To obtain a conditional use permit for a new feedlot under the Joint Planning Ordinance, an application must be made to the city zoning administrator. Hutchinson, Minn., Joint Planning Area Zoning Ordinance (“HJPA”) § 20, subd. 2 (1997). That application is then forwarded to the Hutchinson Joint Planning Board, an advisory board, which makes a recommendation to the McLeod County Board of Commissioners (the county board) as to whether the application should be approved or denied. Id., subds. 3, 4 (1997). The county board makes a final decision upon the application. McLeod County, Minn., Zoning Ordinance (“MCZO”) § 17, subd. 6 (1981).
In addition to a conditional use permit, a feedlot operator must also obtain a feedlot permit in accordance with the Feedlot Ordinance. HJPA § 22, subd. 5 (1997); MCZO § 21, subd. 5 (1981); McLeod County, Minn., Feedlot Management Ordinance (“MCFMO”) § 4.002 (2003). By its terms, the Feedlot Ordinance requires that proposals for new feedlots of less than forty acres apply for and receive a conditional use permit before any Feedlot Ordinance permit will issue. MCFMO § 7.001(h) (2003).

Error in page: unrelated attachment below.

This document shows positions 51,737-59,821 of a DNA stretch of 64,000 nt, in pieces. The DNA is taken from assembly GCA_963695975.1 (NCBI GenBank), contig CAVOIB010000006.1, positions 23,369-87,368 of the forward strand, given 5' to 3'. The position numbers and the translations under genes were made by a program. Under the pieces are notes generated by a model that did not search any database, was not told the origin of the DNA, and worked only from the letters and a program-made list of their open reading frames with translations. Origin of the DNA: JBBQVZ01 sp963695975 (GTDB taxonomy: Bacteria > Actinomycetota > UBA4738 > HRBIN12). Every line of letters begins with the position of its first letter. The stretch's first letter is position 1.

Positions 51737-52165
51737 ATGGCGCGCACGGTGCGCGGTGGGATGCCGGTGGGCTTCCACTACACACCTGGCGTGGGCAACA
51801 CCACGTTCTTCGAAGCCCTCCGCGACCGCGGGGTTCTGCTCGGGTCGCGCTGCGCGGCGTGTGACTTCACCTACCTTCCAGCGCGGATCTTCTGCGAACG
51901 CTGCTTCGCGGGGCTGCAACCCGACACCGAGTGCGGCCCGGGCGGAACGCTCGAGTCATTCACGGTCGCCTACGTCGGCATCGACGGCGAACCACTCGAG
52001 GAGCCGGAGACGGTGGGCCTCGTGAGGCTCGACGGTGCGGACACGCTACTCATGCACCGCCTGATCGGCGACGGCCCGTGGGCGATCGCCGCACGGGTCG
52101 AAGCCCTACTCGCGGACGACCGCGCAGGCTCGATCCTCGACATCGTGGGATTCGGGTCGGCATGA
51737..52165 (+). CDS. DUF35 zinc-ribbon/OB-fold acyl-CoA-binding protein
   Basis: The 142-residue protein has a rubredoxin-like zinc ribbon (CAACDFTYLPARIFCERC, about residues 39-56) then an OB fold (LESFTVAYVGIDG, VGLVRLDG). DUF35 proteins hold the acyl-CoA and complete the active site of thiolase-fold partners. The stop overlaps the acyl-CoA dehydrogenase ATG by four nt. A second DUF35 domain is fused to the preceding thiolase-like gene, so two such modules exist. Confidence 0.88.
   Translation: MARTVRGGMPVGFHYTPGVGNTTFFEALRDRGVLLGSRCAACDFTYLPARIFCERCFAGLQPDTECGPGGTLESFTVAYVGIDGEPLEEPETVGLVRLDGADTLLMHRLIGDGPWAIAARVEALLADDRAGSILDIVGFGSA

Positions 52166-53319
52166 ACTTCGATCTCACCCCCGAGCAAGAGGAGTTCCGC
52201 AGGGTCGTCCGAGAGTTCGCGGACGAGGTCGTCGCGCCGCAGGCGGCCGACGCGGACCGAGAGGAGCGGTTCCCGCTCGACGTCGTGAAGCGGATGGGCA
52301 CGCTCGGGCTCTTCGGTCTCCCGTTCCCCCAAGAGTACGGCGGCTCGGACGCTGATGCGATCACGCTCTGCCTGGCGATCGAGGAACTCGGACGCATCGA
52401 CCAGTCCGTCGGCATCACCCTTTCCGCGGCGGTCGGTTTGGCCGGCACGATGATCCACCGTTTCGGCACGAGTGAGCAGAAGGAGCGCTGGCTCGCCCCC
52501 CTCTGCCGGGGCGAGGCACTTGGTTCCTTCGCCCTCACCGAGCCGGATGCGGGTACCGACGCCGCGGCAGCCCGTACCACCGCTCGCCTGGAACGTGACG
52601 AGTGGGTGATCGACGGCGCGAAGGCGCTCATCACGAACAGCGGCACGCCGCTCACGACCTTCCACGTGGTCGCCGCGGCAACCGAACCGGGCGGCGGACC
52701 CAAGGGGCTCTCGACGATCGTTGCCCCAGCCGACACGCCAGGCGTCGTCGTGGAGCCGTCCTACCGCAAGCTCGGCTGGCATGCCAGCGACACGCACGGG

The Busses first applied for a conditional use permit for this same property some time before April 2013. Although this conditional use permit was initially granted, it was later vacated after a district court determined that McLeod County failed to properly amend the Joint Planning Ordinance section allowing new feedlots to be established in the Hutchinson Joint Planning Area and upon which the permit was contingent.
In August 2014, after the county again amended the Joint Planning Ordinance, the Busses filed another application for the conditional use permit at issue here. The permit was to establish a new feedlot on an existing property less than 40 acres in size. The property was more than a half- mile from the Hutchinson city limits and the Busses planned to have approximately 381 animal units in the dairy operation.
An “animal unit” is a unit of measurement to assess differences in the production of animal manure. Minn. R. 7020.0300, subp. 5 (2014). For example, a mature dairy cow over 1,000 pounds is considered 1.4 animal units, a mature dairy cow under 1,000 pounds is considered 1.0 animal units, a dairy heifer equals 0.7 animal units, and a dairy calf is counted as 0.2 animal units. Id., subd. 5(A).